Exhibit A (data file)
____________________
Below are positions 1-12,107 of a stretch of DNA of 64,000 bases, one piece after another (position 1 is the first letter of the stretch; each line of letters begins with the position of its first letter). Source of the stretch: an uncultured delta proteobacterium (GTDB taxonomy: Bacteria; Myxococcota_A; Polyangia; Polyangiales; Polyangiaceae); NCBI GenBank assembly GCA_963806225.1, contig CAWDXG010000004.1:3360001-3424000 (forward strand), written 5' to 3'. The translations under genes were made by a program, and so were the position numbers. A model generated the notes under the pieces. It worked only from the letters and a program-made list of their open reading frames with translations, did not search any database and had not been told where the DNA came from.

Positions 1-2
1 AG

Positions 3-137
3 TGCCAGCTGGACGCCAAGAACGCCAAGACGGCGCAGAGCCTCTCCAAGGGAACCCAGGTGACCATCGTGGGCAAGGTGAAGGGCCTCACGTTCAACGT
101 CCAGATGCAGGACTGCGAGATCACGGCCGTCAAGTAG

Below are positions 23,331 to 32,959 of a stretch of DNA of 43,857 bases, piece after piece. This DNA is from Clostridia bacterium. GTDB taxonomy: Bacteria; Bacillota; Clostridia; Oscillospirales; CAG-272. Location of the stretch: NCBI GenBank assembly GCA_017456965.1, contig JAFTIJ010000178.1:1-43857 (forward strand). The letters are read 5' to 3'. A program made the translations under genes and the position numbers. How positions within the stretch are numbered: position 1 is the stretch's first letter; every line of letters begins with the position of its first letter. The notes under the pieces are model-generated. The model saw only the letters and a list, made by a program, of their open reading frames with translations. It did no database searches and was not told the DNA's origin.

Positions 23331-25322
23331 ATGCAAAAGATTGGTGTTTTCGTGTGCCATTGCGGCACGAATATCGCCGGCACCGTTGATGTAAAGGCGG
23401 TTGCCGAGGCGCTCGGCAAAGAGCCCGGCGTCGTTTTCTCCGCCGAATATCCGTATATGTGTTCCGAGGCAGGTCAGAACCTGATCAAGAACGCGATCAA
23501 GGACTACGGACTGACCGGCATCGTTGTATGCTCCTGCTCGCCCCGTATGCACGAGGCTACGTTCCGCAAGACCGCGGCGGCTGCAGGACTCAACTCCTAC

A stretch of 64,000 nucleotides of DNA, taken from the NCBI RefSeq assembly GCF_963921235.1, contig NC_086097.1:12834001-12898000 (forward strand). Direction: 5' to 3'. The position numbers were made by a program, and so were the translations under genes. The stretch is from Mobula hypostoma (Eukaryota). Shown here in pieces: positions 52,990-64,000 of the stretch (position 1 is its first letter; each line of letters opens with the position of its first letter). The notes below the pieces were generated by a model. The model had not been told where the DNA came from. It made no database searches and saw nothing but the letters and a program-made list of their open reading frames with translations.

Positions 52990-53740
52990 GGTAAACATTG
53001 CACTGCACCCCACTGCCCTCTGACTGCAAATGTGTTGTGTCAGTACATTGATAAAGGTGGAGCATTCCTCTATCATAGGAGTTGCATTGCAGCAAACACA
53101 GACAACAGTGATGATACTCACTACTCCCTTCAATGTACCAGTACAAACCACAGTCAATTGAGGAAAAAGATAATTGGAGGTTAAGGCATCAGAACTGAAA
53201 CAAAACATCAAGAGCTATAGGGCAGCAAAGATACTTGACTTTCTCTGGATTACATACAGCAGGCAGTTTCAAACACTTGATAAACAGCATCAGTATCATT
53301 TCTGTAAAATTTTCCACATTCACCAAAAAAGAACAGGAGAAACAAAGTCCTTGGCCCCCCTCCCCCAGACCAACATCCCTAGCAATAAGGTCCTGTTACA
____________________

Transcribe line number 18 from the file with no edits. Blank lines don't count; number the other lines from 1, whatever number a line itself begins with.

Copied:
53301 TCTGTAAAATTTTCCACATTCACCAAAAAAGAACAGGAGAAACAAAGTCCTTGGCCCCCCTCCCCCAGACCAACATCCCTAGCAATAAGGTCCTGTTACA